We are pleased to announce the Yale Rugby weekend is taking place on April 20th & 21st 2018. We will be in touch when further information develops.
In March of 2018, the Bulldogs will be traveling to Hong Kong and Japan on a Spring tour. As you can imagine, there is great cost that goes into a trip of this magnitude. Read below and support a Bulldog of your choice. Your help is so much appreciated. Simply click on a link below and follow the instructions.
Charlie Hill - Wear a hot dog suit to class ($500=a day, $1000=a week) https://www.gofundme.com/yalerugby-charlie
Henry Loughlin - Eat a tube of wasabi in under 5 mintutes https://www.gofundme.com/hanktotokyo
Daniel Marsh - Dye my hair blue https://www.gofundme.com/yale-mens-rugby-asia-tour?pc=fb_co_dashboard_a&rcid=317d66131d3243b2afd17c329b6d3137
Khaleel Rajwani - 100 hours of community service https://www.gofundme.com/khaleel039s-fund-for-yale-rugby-tour
Anthony Geritano Jr - Shaved head at 500, risque outfit at 1000 https://www.gofundme.com/yale-rugby-club-tour-fundraiser
Phil Kapranov - $700, will do Buffalo Wild Wings Blazing Challenge. 12wings, 6mins https://www.gofundme.com/yale-rugby-tour
Ryan Vollmer - Blue hair @ $500, Dwight Schrute style @ $1000 https://www.gofundme.com/ryans-fund-for-yale-rugby-tour
Simar Chadha - Will jump into New Haven Harbor during the winter months https://www.gofundme.com/Simar-chadha-rugby-tour
Lucas Holter - Blue Mohawk https://www.gofundme.com/lucasholterrugbytourfundraiser
William (Alika) Smith - Gumby costume for a week and take coaches out for dinner. https://www.gofundme.com/yalerugby-william
Bryan Herbert - $500 = Half-Marathon; $1000 = Marathon https://www.gofundme.com/bryans-yale-rugby-tour-fundraiser
Vlad Sychou - $500 = Bald Vlad https://www.gofundme.com/qwn4wr-yale-rugby-tour
Josh Racine - Dress as Naruto, run around like a ninja ($500- one day, $1000- one week) https://www.gofundme.com/yalerugby-josh
Miles Kim - 500, Buffalo wild wings challenge https://www.gofundme.com/miles039s-yale-rugby-tour-fund
Phillip Vorster - 500 to go to classes in only rugby shorts after a winter blizzard https://www.gofundme.com/phillips-fund-for-yale-rugby-tour
Daniel Lee - $500 for a half marathon, $750 for a full marathon https://www.gofundme.com/yalerugby-daniel
Tat Wei Lee - Wear bunny suit to class for a week https://www.gofundme.com/tatwei-yalerugby-fundraising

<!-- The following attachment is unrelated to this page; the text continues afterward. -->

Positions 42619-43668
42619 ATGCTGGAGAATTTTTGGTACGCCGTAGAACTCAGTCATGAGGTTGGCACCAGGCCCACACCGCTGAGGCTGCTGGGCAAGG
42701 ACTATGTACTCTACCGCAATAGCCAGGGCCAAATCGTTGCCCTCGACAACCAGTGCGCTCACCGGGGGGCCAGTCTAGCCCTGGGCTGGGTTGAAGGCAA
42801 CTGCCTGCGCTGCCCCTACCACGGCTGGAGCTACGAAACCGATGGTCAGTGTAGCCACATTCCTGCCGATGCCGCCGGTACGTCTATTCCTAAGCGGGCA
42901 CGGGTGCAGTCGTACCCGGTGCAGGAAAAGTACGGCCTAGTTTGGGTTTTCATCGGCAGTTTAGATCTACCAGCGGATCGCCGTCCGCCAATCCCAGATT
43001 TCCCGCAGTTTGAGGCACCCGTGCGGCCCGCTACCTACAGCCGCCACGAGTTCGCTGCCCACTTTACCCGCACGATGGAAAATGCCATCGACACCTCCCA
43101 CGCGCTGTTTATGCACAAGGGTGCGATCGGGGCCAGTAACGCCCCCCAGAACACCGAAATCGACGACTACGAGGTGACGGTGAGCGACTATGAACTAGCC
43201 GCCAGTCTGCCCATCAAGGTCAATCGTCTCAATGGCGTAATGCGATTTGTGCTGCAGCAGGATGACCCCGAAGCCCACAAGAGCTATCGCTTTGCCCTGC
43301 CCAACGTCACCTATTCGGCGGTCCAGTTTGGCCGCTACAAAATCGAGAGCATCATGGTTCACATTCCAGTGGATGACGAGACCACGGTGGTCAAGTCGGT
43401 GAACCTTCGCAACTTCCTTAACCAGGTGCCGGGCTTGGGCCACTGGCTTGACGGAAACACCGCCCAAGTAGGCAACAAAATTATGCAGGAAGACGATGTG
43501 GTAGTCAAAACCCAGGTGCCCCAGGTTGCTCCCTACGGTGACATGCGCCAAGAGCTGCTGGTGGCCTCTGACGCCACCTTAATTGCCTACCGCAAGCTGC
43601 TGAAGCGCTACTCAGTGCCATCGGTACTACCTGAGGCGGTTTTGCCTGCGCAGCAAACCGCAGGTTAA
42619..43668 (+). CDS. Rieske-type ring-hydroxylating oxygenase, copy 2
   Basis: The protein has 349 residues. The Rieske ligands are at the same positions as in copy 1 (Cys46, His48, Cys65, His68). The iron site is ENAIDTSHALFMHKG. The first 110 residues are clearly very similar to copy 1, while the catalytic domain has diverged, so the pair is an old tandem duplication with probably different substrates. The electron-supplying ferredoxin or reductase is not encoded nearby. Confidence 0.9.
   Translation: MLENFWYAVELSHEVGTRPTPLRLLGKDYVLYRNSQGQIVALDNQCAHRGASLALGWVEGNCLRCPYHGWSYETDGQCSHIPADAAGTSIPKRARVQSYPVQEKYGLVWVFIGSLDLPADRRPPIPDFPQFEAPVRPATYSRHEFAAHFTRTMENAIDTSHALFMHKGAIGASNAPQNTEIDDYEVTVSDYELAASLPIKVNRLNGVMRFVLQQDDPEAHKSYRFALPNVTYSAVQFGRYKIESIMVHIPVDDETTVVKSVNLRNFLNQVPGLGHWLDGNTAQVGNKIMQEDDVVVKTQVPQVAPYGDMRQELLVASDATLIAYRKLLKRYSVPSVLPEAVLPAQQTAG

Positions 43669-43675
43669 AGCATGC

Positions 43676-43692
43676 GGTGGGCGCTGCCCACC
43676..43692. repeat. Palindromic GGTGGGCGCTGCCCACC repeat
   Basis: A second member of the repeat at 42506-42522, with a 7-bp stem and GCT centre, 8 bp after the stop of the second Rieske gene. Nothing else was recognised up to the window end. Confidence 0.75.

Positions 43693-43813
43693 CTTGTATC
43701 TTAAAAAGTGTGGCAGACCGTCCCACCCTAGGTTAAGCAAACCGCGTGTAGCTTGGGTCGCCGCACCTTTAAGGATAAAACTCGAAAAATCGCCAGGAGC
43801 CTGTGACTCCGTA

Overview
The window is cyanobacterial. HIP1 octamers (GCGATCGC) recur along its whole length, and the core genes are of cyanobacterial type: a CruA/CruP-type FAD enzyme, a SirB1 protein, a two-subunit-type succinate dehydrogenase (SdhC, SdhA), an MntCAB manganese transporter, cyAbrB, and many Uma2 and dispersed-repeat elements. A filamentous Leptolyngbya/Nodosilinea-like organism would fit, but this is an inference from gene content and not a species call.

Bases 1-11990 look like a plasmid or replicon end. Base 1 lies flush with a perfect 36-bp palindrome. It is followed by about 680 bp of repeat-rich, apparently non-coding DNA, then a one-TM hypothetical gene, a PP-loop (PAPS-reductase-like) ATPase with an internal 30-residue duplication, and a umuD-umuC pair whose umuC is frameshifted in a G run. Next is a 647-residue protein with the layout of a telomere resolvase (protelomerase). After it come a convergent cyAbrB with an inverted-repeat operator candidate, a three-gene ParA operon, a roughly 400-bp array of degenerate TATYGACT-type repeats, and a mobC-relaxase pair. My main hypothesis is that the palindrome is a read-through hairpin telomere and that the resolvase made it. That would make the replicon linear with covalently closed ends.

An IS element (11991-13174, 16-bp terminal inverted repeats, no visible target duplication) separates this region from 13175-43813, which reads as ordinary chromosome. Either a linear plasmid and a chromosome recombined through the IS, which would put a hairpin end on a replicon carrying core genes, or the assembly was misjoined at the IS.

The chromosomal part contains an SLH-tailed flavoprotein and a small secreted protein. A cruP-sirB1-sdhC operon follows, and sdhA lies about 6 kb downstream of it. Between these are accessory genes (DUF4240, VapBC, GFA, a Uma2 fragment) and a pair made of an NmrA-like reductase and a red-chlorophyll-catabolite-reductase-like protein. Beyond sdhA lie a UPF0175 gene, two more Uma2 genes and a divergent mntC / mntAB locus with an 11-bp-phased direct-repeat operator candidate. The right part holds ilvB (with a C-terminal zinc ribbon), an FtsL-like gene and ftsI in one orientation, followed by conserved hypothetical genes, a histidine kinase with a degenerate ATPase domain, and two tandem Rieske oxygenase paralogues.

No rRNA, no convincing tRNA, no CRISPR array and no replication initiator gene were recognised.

Alex O'Neill - BWW Blazing Challenge . https://www.gofundme.com/yale-rugby-tour-2018-fundraiser
Bhupinder Singh - Dress as a Naruto character, run around like a ninja https://www.gofundme.com/yale-rugby-tour-fund
Nick Pham - Dye hair blonde https://www.gofundme.com/nick-pham-yale-rugby-tour
Ian Reid - Dress as Naruto, run around like a ninja ($500- one day, $1000- one week) https://www.gofundme.com/ians-fund-for-yale-rugby-tour
Kohl Weisman - BWW Blazing Challenge https://www.gofundme.com/kohl039s-fund-for-yale-rugby-tour
Tommy Lopez - Suite Cleaning https://www.gofundme.com/gmubk-diegos-fund-for-yale-rugby-tour
Diego Sialar - Suite Cleaning https://www.gofundme.com/gmubk-diegos-fund-for-yale-rugby-tour
Mateo Beccar -Get tased https://www.gofundme.com/mateos-fundraiser-for-rugby-tour
AJ Ding - Get a Reverse Mohawk (Dyed pink if $750) https://www.gofundme.com/aj039s-fund-for-yale-rugby-tour
Bojan Dosljak - I will do errands for people who donate over $15 https://www.gofundme.com/yalerugbyfundraiserbojan
Bohan Lou - $500 Wax legs. $1000 wax whole body.
Yale sits atop the Ivy Club standings, but the team has faced plenty of resistance during its 3-0 fall thus far. The Bulldogs outscored two opponents by one try each (with conversions pushing the point differential), and the team expects an equal amount of pressure in round two.
Yale began to recenter itself in fall 2015, when new head coach Craig Wilson relocated from Hong Kong, where he was involved with the national U14-U20 age grade teams, to New Haven, Conn. He joined a women’s program that hadn’t won an Ivy 15s game in three years.
“Upon arrival at Yale, it was clear that the team, for all their endeavors, lacked direction and had low numbers,” Wilson recalled those early days. “I prioritized creating a compelling and attractive vision for the players to work towards. We shifted the mindset to focusing on the details we could control, such as the importance of hard work, increasing fitness levels and having fun. On top of that, I developed their rugby IQ by introducing tactical play supported with using video analysis and increasing the amount of rugby the team watched.”
A foundation had been re-established, and Yale went 5-2 that season to win the Ivy Club division.
This year's team is of modest size - 24 registered players - but it's the youth of the squad that draws interest. Fourteen are rookies and four players are in their second season of rugby.
“The new players have certainly added to our overall athleticism, which is a core focus of the program,” Wilson indicated. “We unfortunately lost both our captains to injury in the first game of the season, but this has created an opportunity for the other players to step up and lead. I am excited to see the progress of this group, which has huge potential.”
The team started the fall with a 74-15 win over Columbia, followed by a 36-25 victory over Cornell, and then defeated Penn 38-27 last weekend. Penn sits in second place thanks to a 26-17 season-opening win over Cornell.